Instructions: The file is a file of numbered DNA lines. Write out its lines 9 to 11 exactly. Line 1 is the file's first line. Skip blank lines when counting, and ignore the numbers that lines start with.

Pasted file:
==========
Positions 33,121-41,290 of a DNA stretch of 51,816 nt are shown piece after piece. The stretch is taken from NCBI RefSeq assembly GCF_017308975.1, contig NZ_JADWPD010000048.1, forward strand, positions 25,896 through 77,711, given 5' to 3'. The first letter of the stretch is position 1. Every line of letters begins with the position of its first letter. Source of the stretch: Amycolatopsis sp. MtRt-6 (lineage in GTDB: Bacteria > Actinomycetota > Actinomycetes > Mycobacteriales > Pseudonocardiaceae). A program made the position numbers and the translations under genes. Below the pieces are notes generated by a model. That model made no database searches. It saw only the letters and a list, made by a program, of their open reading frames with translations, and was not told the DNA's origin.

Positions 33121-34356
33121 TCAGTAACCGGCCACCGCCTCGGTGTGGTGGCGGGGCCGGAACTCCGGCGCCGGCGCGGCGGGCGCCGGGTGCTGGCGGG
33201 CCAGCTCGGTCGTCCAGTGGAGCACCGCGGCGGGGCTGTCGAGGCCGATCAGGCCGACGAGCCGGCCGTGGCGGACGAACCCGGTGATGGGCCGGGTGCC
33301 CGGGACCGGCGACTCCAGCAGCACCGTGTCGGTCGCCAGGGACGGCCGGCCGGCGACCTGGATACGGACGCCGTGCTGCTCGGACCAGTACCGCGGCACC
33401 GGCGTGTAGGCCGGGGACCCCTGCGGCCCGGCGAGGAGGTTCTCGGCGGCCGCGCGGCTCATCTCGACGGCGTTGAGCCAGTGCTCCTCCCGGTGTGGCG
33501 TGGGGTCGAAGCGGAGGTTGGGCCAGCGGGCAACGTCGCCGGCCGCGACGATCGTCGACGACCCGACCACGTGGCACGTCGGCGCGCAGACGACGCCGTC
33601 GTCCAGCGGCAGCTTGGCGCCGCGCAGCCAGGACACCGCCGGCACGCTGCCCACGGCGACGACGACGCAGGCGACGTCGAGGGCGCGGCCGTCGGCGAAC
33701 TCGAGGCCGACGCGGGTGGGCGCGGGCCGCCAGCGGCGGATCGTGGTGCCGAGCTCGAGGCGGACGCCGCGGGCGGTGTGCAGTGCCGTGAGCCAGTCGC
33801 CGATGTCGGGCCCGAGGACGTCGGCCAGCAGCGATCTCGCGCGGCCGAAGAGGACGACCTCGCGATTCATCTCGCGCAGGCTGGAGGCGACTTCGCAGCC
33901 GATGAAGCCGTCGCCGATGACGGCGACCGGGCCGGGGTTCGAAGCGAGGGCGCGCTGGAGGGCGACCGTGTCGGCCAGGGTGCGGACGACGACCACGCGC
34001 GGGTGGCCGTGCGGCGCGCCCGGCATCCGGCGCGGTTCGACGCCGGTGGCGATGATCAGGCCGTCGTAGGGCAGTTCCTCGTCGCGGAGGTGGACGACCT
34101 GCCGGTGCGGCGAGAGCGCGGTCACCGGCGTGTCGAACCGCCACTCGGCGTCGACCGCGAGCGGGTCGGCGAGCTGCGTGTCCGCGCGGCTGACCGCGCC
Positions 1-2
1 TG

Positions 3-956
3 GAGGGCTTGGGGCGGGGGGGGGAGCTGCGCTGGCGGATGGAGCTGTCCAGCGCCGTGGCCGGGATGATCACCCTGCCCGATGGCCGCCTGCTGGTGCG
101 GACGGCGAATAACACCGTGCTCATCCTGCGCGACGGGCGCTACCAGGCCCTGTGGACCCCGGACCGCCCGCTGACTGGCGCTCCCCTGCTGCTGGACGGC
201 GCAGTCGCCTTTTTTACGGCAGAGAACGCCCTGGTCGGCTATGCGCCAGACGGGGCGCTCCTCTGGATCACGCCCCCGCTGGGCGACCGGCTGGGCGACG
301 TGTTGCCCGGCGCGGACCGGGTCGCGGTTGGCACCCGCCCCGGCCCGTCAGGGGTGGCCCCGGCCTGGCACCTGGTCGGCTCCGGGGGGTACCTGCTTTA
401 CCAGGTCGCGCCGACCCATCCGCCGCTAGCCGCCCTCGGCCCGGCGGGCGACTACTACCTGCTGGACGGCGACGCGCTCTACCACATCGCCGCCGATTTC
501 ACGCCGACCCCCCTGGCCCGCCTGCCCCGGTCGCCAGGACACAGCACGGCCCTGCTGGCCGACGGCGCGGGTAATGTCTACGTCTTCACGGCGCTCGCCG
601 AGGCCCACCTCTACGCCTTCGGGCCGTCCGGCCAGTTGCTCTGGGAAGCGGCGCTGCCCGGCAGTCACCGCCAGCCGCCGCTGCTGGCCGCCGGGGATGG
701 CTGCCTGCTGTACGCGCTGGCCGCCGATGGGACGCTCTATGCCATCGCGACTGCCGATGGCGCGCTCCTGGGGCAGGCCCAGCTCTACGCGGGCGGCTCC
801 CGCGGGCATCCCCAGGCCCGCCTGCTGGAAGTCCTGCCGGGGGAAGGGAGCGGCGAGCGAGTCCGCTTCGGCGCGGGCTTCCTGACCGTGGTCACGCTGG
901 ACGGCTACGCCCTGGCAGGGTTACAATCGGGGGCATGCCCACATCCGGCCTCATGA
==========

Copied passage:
33701 TCGAGGCCGACGCGGGTGGGCGCGGGCCGCCAGCGGCGGATCGTGGTGCCGAGCTCGAGGCGGACGCCGCGGGCGGTGTGCAGTGCCGTGAGCCAGTCGC
33801 CGATGTCGGGCCCGAGGACGTCGGCCAGCAGCGATCTCGCGCGGCCGAAGAGGACGACCTCGCGATTCATCTCGCGCAGGCTGGAGGCGACTTCGCAGCC
33901 GATGAAGCCGTCGCCGATGACGGCGACCGGGCCGGGGTTCGAAGCGAGGGCGCGCTGGAGGGCGACCGTGTCGGCCAGGGTGCGGACGACGACCACGCGC